Our Aims, Purpose and Values

The NBPSA was established to address the isolated and fragmented services for children experiencing neurodevelopmental and behavioural (NDB) disorders across Australasia.

By providing a focused collegiate environment for clinicians, NBPSA aims to support ongoing improvements in the quality and consistency of both NDB paediatric practice and the expert advice available to governments and policy makers and others responsible for planning, organising and delivering services for children with NDB conditions.

The NBPSA has no single diagnostic focus meaning it can provide impartial, consensus driven advice on the complex array of behaviours, assessments, diseases and interventions that can affect a child’s development.

Our Aims

We have two connected aims as a health promotion charity:

  1. That children with, or who are at risk of having, neurodevelopmental disorders will experience more successful childhoods and achieve their personal potential to become happy and contributing adult members of society.
  2. That doctors who care for these children and families will experience professional lives that are effective, sustainable and enjoyable.

Our Purpose

The Society pursues the following charitable purposes:

  1. To promote and support the development of excellence in the practice of Neurodevelopmental and Behavioural (NDB) paediatrics
  2. To provide a collegiate and supportive structure for paediatricians and other medically trained professionals who work with children and families affected by neurodevelopmental and behavioural disorders, and share similar professional and related personal challenges
  3. To provide specialist representation on issues pertaining to the health and welfare of children with disorders impacting primarily on their development and behaviour.

Our Values

For children:

  • We value the intrinsic uniqueness and worth of every child, regardless of their level of disability, behaviour or any other consideration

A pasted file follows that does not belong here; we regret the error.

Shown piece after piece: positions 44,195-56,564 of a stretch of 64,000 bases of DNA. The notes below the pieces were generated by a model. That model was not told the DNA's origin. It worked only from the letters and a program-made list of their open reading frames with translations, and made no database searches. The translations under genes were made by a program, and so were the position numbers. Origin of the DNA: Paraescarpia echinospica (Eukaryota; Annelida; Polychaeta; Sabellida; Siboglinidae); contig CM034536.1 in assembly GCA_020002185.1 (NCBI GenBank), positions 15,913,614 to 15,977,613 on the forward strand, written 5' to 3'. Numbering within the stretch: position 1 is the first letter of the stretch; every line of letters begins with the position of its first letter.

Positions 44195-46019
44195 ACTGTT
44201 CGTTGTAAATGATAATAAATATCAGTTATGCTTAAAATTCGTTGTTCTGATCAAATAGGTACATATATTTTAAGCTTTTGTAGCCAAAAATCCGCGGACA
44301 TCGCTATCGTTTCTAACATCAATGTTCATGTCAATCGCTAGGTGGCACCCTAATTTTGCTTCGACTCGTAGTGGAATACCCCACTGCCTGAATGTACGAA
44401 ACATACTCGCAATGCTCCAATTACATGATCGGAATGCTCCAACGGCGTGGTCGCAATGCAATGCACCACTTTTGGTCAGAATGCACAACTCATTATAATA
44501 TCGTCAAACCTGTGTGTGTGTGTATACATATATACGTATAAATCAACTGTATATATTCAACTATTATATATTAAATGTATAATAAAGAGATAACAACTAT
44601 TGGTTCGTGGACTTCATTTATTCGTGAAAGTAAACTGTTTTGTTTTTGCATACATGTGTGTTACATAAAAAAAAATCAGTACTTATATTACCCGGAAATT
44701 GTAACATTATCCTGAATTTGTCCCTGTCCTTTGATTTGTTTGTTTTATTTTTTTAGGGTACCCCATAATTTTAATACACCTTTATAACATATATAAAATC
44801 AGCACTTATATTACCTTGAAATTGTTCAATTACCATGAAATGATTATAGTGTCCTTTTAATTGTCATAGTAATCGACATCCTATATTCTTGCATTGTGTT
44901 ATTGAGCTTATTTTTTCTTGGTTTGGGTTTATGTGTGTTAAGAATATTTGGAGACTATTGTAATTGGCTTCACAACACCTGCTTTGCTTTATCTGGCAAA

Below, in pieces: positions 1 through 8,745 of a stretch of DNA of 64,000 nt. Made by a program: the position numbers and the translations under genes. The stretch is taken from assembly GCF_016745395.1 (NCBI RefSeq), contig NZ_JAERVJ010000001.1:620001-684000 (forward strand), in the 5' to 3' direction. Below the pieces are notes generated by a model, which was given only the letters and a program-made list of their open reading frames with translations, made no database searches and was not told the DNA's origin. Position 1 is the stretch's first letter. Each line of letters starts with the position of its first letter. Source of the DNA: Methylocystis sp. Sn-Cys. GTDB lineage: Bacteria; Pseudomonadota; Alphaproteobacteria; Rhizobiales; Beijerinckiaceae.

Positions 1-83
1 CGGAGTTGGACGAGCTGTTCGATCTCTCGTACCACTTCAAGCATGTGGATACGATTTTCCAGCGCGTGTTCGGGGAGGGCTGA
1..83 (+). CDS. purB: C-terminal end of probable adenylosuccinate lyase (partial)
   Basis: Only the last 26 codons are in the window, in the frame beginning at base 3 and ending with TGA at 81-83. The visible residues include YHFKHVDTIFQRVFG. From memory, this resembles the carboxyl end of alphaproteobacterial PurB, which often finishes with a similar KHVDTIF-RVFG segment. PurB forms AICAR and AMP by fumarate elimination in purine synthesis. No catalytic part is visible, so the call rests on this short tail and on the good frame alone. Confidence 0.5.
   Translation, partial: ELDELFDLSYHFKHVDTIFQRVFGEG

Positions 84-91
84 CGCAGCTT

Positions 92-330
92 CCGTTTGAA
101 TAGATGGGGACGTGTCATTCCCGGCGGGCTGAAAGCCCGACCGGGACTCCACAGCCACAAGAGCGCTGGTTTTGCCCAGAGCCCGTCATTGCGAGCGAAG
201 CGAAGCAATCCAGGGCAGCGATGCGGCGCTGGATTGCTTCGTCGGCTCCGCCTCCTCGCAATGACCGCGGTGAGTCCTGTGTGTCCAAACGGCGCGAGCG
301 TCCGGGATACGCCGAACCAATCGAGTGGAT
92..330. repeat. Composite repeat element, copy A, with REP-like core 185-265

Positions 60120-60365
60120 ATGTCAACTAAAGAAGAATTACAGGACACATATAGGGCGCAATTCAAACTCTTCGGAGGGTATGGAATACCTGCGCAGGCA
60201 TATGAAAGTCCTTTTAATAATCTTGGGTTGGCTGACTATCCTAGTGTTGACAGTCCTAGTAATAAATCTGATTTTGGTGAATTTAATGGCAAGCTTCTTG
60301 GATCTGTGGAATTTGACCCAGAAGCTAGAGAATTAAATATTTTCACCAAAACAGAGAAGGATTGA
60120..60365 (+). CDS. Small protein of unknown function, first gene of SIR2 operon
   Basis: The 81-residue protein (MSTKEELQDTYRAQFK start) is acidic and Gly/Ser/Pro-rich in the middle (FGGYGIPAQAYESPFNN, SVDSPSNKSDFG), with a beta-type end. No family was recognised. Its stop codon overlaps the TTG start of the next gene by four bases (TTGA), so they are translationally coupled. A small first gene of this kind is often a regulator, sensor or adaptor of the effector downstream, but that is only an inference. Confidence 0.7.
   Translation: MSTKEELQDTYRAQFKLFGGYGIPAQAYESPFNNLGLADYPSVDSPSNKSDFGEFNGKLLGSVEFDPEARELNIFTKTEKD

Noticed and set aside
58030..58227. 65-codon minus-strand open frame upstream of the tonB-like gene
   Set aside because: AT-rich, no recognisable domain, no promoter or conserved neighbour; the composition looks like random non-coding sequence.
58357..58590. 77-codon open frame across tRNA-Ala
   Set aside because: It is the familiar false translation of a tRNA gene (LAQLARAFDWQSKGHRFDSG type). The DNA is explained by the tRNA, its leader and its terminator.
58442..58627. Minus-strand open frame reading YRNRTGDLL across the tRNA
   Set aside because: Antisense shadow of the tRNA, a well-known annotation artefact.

• We acknowledge the traditional owners/tangata whenua of Australia and Aotearoa New Zealand, and will nurture their future generations. We commit our skills to working with them in a spirit of collaboration and respect
  • We respect the diversity of beliefs, values and cultures held by families and communities, and do our best to work in harmony with these beliefs and values towards optimal outcomes for children
  • We celebrate the diversity of identities¹ among the children and families we serve
  • In recognition of the fact that children develop within families and communities, we work in partnership with the people who care for them
  • We recognise that Neurodevelopmental disorders are medically based, and have a diverse impact on function, development, learning, behaviour, mental health, and the child's capacity to meet the range of age-based expectations across a variety of settings
  • We believe that every child deserves the opportunity to achieve their personal potential for a happy and fulfilling childhood and adult life
  • In the achievement of this potential, we believe that no child should be subject to demands and expectations that are consistently beyond their capacity
  • We strive to work with existing systems in order to promote understanding and improved support for the well-being of children.

For our profession and professionals:

  • We work within a life-course perspective with the dual goals of alleviating current distress, and working towards optimal adult outcomes, which includes successful transition to adult services where necessary
  • In acknowledgement of the complexity and uncertainty inherent to this area of work, we value the sharing of knowledge and experience towards the development of good clinical judgement
  • We promote good quality, relevant research towards more effective evidence based clinical practice
  • We respect and value the diverse personal beliefs and cultures of our membership. We promote equity of access and encourage participation from all members.

¹ http://www.un.org/en/sections/issues-depth/human-rights/